Website Blocking Order – a Possible Remedy against Trade Mark Infringement on the Internet?

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Difficulty in Combating Online Sale of Counterfeit Goods

Trade mark owners often face difficulty in tackling websites which sell counterfeit goods. Without any doubt, such websites damage the interests of trade mark owners. However, given the cyber and cross-border context in such infringing activities, not only are the actual website operators not always easily identifiable, there is also hardly any practical enforcement mechanism even if trade mark owners are able to obtain any court orders against such infringing activities.

In Cartier International AG v British Sky Broadcasting Limited [2014] ESHC 3354, the English High Court may have offered a solution to the longstanding problem by imposing website blocking orders against internet service providers (“ISPs”).

Website Blocking Order

In Cartier, the Claimants are producers and retailers of luxury goods and owners of well known trade marks, including Cartier, Montblanc and IWC. The Claimants identified several websites which advertise and sell counterfeit goods (the “Target Websites”). Each of the Target Websites sells replicas of a single brand and incorporates such brand name in its domain name. Some of the Target Websites clearly state that the goods offered are replicas. Each of the Target Website targets consumers in the United Kingdom. All the goods purchased through the Target Websites are both counterfeit and of significantly lower quality than the genuine goods.

Instead of targeting the operators of the Target Websites, the Claimants sought remedies against the Defendants, being 5 of the major ISPs in the United Kingdom. Substantially, the orders sought require the ISPs to “block or attempt to block access to the Target Websites, their domains and sub-domains and any other IP address or URL notified to the [ISPs] whose sole predominant purpose is to enable or facilitate access to a Target Website” (the “Orders”). The ISPs were concerned that the Orders would impose additional operating costs and restrict their freedom to carry on business.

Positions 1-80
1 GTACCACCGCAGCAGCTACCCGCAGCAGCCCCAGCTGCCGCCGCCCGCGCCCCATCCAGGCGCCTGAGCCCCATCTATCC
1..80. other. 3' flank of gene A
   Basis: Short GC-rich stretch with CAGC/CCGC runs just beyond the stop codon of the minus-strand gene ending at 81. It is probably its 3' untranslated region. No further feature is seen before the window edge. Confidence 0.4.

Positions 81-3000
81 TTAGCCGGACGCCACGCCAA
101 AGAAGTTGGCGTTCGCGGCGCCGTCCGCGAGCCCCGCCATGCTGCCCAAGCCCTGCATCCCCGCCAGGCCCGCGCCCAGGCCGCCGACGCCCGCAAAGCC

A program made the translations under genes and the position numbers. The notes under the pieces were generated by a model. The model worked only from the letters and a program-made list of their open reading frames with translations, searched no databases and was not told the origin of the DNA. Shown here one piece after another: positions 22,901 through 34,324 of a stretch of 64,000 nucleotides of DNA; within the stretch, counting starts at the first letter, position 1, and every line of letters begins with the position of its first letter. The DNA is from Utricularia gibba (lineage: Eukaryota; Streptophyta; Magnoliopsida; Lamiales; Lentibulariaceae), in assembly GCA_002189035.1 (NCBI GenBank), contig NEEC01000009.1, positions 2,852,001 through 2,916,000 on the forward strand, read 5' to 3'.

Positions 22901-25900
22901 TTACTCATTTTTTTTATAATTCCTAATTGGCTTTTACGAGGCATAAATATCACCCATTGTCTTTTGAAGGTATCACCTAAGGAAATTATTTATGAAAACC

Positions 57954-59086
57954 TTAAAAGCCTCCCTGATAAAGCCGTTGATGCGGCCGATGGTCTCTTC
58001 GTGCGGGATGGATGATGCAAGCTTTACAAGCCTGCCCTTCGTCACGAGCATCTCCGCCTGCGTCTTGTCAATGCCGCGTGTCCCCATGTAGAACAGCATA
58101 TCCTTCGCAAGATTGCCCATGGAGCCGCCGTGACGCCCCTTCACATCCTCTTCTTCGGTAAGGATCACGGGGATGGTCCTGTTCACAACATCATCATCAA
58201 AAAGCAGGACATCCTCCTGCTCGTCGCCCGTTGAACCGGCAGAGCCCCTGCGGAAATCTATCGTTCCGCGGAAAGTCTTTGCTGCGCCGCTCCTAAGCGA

Jurisdiction of Granting the Orders

After considering legislation of the UK and the European Union, the Court found that it has jurisdiction to grant the Orders against the ISPs as requested by the Claimants. As the users and/or the operators of the Target Websites are infringing the Claimants’ trade marks using the ISPs’ services, and the ISPs as intermediaries have actual knowledge of such infringements, the Court concluded that the threshold conditions of exercising such jurisdiction are met. The question for the Court is whether the relief sought is a proportionate one.

The Proportionality Test

In answering this question, the Court listed a number of important factors it will take into consideration. Some of them include:

  1. The comparative importance of the rights engaged and justifications for interfering with such rights

In the present context, the Claimants’ trade mark rights on the one hand and the ISPs’ freedom to carry on business are competing interests which the Court must consider. The Court found that the Claimants have a legitimate interest in curtailing the activity of the Target Websites. There is also a public interest in preventing activities of trade mark infringement.